Pediatric Ocular Prosthetics

When Are Prosthetic Eyes a Good Option?

Pediatric Ocular Prosthetics

If you’re new to prosthetic eyes, you probably have a lot of questions, including when you need one, when you should get one and how to take care of your new prosthetic. Prosthetics are a great option when you want a more natural look. Today’s prosthetics look incredibly realistic, and most people won’t be able to tell you’re using one right away, if ever.

Here’s what you need to know about prosthetic eyes.

When do I need a prosthetic eye?

If your eye has been removed due to injury or illness, a prosthetic eye can be used to create a natural appearance. Most patients want to regain their previous look as soon as possible. After your old eye is removed, doctors can immediately attach the prosthetic to the ocular muscles. This allows the prosthetic to be moved in tandem with your other eye. Although you can’t see out of your prosthetic, the movement makes it look significantly more natural than older prosthetics.

After your eye removal surgery, you’ll be fitted with a conformer—a small device that supports your eye socket as it heals. Once the injury site has healed, you’ll be able to get fitted for a prosthetic.

When to get a prosthetic eye

Usually, your doctor will clear you for a prosthetic about four to six weeks after the eye removal surgery. The ocularist will fit you for your prosthetic eye—most people are surprised to find out that it’s not a rounded ball shape, but only rounded on the front-facing portion. They’re also not made with glass, as they once were—today’s prosthetics are made out of durable acrylic.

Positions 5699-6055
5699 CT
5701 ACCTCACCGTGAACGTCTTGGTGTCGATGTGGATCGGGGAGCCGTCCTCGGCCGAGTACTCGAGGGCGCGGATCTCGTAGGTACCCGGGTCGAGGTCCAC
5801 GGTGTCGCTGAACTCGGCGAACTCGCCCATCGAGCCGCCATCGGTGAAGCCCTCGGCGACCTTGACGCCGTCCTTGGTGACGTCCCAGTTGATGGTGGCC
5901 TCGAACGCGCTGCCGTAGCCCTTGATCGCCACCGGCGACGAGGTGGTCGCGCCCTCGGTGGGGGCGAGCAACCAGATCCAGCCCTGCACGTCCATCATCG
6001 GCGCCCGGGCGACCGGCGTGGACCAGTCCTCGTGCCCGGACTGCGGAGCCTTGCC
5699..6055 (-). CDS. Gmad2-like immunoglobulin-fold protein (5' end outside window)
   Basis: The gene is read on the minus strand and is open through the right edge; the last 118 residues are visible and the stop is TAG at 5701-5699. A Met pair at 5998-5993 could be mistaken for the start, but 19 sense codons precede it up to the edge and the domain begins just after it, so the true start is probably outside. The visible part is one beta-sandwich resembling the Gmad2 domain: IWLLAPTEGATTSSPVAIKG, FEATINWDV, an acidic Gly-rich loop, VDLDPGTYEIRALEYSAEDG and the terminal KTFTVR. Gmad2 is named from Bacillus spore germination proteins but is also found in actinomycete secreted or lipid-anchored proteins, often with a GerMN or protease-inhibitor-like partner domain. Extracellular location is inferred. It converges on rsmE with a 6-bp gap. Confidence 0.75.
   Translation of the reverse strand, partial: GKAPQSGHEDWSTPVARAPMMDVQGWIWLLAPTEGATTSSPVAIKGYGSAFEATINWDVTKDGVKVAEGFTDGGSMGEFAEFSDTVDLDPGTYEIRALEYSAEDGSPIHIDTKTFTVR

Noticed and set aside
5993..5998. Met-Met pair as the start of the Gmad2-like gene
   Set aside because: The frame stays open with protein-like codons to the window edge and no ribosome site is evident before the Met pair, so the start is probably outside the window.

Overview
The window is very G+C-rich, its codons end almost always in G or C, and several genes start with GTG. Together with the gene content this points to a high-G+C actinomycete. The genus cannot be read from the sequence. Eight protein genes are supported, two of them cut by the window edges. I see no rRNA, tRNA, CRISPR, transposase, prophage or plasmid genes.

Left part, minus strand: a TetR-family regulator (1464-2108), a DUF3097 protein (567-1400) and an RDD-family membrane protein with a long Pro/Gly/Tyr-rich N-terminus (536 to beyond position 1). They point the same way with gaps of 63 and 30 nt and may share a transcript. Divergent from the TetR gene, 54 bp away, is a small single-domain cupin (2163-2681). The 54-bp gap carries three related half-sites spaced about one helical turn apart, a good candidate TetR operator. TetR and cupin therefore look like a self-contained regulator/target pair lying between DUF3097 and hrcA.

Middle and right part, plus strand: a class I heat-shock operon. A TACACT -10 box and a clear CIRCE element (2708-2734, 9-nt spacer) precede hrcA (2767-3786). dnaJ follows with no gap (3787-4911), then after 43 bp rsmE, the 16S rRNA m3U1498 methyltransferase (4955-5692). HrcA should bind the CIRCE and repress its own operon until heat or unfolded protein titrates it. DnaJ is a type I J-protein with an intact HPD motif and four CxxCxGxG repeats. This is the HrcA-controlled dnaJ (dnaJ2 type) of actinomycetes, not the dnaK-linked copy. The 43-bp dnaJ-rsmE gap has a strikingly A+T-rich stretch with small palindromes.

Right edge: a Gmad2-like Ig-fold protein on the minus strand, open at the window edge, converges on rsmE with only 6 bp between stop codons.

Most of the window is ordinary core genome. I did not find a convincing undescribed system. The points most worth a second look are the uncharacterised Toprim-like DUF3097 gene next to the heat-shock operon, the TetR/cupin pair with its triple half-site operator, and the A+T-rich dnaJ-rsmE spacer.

Ocularists not only fit you for your new prosthetic, but they’re also responsible for painting the iris and pupil on the prosthetic. The best ocularists are able to create extremely lifelike prosthetics, so others can hardly tell they’re not real.

How to care for your prosthetic

Generally, you’ll need to remove and clean your prosthetic eye every three weeks, although you can clean it more often if you prefer. You’ll need to take special care to wash your hands thoroughly before cleaning the prosthetic—bacteria can get in the eye socket and cause irritation and infection.

In most cases, all you need to do is run your prosthetic under clean water, using your finger to clean it. Sometimes you’ll need to use soap. Use a gentle, mild soap to clean your prosthetic—your doctor or ocularist should have recommendations about which products and approaches work best.

Finally, you’ll need to take your prosthetic in for professional cleaning and polishing from time to time. This helps prevent bacterial buildup and removes any deposits that have accumulated.

When you need a prosthetic eye, be sure to call Hetzler Ocular Prosthetics Inc. Our team offers custom ocular prosthetics and conventional and scleral shell prosthetics, backed by 40 years of experience in the business. Let us custom make the perfect eye prosthetic for you—call us today to learn more about our services and get started.